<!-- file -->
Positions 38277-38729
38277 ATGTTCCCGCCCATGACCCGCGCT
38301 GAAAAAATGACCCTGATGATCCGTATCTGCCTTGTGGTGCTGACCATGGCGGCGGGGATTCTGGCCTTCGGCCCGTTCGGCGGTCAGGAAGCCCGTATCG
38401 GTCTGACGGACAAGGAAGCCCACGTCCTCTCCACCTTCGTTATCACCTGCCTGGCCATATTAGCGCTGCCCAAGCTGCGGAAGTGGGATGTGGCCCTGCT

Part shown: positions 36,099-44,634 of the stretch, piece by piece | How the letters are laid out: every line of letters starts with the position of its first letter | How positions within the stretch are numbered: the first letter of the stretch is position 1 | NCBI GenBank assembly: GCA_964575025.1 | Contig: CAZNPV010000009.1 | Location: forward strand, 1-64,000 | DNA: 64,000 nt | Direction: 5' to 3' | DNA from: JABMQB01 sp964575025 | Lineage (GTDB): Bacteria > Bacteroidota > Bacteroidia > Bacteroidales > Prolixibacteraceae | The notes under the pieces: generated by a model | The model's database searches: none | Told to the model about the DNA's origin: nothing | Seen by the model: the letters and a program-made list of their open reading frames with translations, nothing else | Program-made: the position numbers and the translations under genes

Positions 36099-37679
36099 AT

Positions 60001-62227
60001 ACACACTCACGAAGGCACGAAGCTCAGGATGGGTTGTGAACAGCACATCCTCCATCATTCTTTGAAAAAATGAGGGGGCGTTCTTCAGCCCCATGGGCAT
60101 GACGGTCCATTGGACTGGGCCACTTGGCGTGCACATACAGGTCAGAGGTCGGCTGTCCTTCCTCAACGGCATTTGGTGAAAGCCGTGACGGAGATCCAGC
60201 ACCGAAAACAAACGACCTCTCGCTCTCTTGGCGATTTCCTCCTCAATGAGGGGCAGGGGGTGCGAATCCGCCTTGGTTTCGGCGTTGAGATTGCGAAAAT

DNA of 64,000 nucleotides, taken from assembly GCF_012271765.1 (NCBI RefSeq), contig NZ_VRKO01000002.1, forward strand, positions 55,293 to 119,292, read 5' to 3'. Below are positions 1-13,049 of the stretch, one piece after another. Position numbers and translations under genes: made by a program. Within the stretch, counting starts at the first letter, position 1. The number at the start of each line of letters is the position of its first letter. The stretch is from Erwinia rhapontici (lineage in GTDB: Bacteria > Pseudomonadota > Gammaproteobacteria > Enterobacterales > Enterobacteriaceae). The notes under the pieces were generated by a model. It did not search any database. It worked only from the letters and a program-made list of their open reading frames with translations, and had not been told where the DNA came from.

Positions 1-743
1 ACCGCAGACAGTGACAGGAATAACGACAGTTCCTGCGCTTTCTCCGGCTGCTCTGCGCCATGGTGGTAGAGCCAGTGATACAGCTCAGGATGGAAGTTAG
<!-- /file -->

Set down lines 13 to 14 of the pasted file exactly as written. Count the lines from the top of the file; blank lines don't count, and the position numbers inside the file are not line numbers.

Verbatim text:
Positions 1-743
1 ACCGCAGACAGTGACAGGAATAACGACAGTTCCTGCGCTTTCTCCGGCTGCTCTGCGCCATGGTGGTAGAGCCAGTGATACAGCTCAGGATGGAAGTTAG